Welcome to the family february 2019

Welcome to the Family (February 2019)

At the meeting of our National Recognition Team in the autumn, we saw the number of FIEC churches and church plants climb above 600. John Stevens introduces us to these new members of the family.

One of the great encouragements at FIEC continues to be number of new churches that are applying to join us because they share our gospel convictions and want to support our national vision to be “independent churches working together to reach Britain for Christ.”

It was great to welcome five new churches back in September, together with three new church plants. These new churches have taken FIEC beyond 600 churches for the first time.

Community Church Sheppey

Community Church Sheppey is based in Sheerness on the Isle of Sheppey in Kent. The area has a population of around 40,000. It was founded in 1986 and now meets in a former Methodist church building.

Historically, the church identified with the New Church Movement but were always independent by conviction so never joined a formal network. Since 2001 the church has been supporting a network of churches in Uganda. This has included raising funds to build four church buildings and a school in villages communities. The church also has had a longstanding connection with a ministry in India.

The church has a membership of 65 and over 100 weekly attenders across their two services. They have an active Sunday School with 30 children. Almost a quarter of the church are from an ethnic minority background. In the past year they have seen a baptism and two professions of faith. The church is led by Paul Norris, who worked bi-vocationally until 2017, and his assistant Phil Martin.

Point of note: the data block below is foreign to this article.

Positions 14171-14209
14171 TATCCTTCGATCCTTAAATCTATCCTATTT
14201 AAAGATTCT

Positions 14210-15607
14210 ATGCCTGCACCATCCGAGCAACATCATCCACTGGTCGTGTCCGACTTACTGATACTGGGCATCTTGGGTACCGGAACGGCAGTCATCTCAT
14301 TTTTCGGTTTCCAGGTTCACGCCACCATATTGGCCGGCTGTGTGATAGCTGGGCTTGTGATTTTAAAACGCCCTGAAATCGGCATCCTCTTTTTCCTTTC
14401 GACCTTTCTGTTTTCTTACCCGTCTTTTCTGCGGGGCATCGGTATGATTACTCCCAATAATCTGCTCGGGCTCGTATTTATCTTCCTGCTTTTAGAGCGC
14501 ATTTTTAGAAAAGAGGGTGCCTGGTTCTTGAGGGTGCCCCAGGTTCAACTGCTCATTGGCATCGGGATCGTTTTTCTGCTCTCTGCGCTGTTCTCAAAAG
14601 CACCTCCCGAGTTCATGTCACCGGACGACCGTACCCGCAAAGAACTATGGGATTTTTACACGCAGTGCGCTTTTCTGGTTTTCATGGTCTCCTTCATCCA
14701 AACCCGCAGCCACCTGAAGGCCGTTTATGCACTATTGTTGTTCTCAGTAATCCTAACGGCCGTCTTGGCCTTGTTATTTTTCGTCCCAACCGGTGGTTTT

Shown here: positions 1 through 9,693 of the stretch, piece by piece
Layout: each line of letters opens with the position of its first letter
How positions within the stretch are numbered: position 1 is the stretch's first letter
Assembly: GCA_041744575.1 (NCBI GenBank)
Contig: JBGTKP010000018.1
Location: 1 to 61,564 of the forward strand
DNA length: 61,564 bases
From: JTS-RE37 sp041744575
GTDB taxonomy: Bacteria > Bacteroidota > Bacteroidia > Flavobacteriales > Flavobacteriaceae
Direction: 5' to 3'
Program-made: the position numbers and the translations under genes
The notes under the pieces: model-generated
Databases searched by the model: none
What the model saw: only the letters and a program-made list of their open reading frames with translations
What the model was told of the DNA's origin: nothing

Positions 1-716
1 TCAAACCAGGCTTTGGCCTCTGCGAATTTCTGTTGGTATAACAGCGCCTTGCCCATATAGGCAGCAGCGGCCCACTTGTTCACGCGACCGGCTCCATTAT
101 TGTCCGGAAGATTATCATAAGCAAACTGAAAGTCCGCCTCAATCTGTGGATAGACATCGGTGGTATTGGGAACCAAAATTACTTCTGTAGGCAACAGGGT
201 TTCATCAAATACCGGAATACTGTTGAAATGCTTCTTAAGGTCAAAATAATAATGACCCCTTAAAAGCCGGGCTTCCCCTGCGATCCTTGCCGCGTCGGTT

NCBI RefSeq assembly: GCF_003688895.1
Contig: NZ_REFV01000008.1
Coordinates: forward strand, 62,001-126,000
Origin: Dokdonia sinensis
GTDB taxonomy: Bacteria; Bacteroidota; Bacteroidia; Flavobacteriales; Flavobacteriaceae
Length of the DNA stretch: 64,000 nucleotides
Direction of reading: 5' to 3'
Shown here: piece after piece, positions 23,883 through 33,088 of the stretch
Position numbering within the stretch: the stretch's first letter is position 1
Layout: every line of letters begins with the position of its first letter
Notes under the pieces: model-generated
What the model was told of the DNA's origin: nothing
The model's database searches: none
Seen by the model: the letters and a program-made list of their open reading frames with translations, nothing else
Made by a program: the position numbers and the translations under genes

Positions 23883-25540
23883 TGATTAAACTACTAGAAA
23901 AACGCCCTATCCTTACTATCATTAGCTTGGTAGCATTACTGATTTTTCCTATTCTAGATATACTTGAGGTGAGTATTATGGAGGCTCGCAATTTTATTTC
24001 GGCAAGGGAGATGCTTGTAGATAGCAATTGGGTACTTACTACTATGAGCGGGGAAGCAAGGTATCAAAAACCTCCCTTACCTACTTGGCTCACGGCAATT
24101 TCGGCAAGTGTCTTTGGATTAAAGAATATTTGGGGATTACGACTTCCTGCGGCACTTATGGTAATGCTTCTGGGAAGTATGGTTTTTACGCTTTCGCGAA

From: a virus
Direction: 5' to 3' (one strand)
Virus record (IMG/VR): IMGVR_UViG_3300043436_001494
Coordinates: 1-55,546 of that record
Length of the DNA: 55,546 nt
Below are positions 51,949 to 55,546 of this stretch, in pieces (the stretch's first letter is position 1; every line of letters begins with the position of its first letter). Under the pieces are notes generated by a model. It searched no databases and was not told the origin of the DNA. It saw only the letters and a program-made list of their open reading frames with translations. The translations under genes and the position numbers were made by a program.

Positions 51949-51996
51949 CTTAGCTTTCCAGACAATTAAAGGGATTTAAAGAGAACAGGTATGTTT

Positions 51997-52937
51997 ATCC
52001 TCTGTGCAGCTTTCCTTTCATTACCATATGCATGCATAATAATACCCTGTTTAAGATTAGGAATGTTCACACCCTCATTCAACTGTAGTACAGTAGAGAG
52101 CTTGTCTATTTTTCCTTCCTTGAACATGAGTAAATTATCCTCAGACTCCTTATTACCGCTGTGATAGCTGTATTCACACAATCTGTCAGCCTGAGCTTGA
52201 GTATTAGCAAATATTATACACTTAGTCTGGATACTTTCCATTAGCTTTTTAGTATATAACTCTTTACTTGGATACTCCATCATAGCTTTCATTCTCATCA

Their reasons for joining FIEC were:

“The FIEC holds to biblical truth with a commitment to evangelism and church planting. It will be helpful for the church’s development to be able to identify with a network of Bible believing churches in partnership. We anticipate supporting the mission to reach the nation, flagging up initiatives to congregation and supporting events where possible.”

The church also belongs to the Evangelical Alliance.

Hollywood Christian Life Centre

Hollywood CLC is in a large village in the Bromsgrove district of Worcestershire, just south of Birmingham. It has a population of 4,000, but the wider community includes Whythall with a population of 11,000.

The church began as a Brethren gospel hall in 1958 and is in a socially mixed area. Steve Crosthwaite, a member of the FIEC Pastors’ Network, became pastor in 2014. Steve and one of the other elders attended the FIEC Leaders’ Conference in 2017. The church now has a membership of 53 and over 80 regular attenders including children. In the past year they have seen two baptisms and two professions of faith.

Their reasons for joining the FIEC were:

“We appreciate our independence but miss good gospel fellowship with local churches, which we hope to have through FIEC. We have a heart to support gospel work in the nation.”

They are also members of the Evangelical Alliance.

Park Langley Church Beckenham

Park Langley Church is a relatively young church located on an estate in Beckenham. It was originally planted by Christ Church Bromley in 2007 as a “Fresh Expressions” mission initiative of the Diocese of Rochester.

In 2015 they were told that their Bishop’s Mission Order would not be renewed, and they began to explore what shape their independence would take. After much discussion the elders and congregation decided the best way forward for the gospel in Beckenham was to join FIEC. It is an area of roughly 60,000 people and some 20 churches, yet little credible gospel witness.